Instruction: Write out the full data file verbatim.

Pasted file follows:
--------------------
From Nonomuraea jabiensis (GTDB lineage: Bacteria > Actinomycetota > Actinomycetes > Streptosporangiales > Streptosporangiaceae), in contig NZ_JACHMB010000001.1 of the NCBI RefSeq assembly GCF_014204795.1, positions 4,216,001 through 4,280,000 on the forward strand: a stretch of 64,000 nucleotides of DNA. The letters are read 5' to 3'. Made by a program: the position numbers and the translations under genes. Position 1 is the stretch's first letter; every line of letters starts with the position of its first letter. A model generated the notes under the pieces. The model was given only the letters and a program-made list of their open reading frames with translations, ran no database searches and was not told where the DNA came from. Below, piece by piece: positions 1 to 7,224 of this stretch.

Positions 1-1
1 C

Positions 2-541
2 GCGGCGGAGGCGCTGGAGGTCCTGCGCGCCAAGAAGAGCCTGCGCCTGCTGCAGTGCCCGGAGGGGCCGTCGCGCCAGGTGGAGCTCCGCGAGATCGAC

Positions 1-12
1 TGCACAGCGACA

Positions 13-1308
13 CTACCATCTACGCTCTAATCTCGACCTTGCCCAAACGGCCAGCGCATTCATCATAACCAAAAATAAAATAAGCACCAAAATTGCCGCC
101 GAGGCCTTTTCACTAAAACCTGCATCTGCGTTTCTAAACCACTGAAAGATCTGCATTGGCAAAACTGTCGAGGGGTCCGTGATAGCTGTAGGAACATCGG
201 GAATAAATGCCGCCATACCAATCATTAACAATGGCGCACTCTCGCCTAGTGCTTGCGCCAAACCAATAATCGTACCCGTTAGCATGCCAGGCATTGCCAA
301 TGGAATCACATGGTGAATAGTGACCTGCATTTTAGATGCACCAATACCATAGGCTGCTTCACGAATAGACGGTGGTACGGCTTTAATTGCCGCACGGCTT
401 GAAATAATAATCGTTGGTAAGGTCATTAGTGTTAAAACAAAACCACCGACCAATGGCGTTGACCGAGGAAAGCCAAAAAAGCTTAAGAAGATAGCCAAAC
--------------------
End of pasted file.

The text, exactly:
From Nonomuraea jabiensis (GTDB lineage: Bacteria > Actinomycetota > Actinomycetes > Streptosporangiales > Streptosporangiaceae), in contig NZ_JACHMB010000001.1 of the NCBI RefSeq assembly GCF_014204795.1, positions 4,216,001 through 4,280,000 on the forward strand: a stretch of 64,000 nucleotides of DNA. The letters are read 5' to 3'. Made by a program: the position numbers and the translations under genes. Position 1 is the stretch's first letter; every line of letters starts with the position of its first letter. A model generated the notes under the pieces. The model was given only the letters and a program-made list of their open reading frames with translations, ran no database searches and was not told where the DNA came from. Below, piece by piece: positions 1 to 7,224 of this stretch.

Positions 1-1
1 C

Positions 2-541
2 GCGGCGGAGGCGCTGGAGGTCCTGCGCGCCAAGAAGAGCCTGCGCCTGCTGCAGTGCCCGGAGGGGCCGTCGCGCCAGGTGGAGCTCCGCGAGATCGAC

Positions 1-12
1 TGCACAGCGACA

Positions 13-1308
13 CTACCATCTACGCTCTAATCTCGACCTTGCCCAAACGGCCAGCGCATTCATCATAACCAAAAATAAAATAAGCACCAAAATTGCCGCC
101 GAGGCCTTTTCACTAAAACCTGCATCTGCGTTTCTAAACCACTGAAAGATCTGCATTGGCAAAACTGTCGAGGGGTCCGTGATAGCTGTAGGAACATCGG
201 GAATAAATGCCGCCATACCAATCATTAACAATGGCGCACTCTCGCCTAGTGCTTGCGCCAAACCAATAATCGTACCCGTTAGCATGCCAGGCATTGCCAA
301 TGGAATCACATGGTGAATAGTGACCTGCATTTTAGATGCACCAATACCATAGGCTGCTTCACGAATAGACGGTGGTACGGCTTTAATTGCCGCACGGCTT
401 GAAATAATAATCGTTGGTAAGGTCATTAGTGTTAAAACAAAACCACCGACCAATGGCGTTGACCGAGGAAAGCCAAAAAAGCTTAAGAAGATAGCCAAAC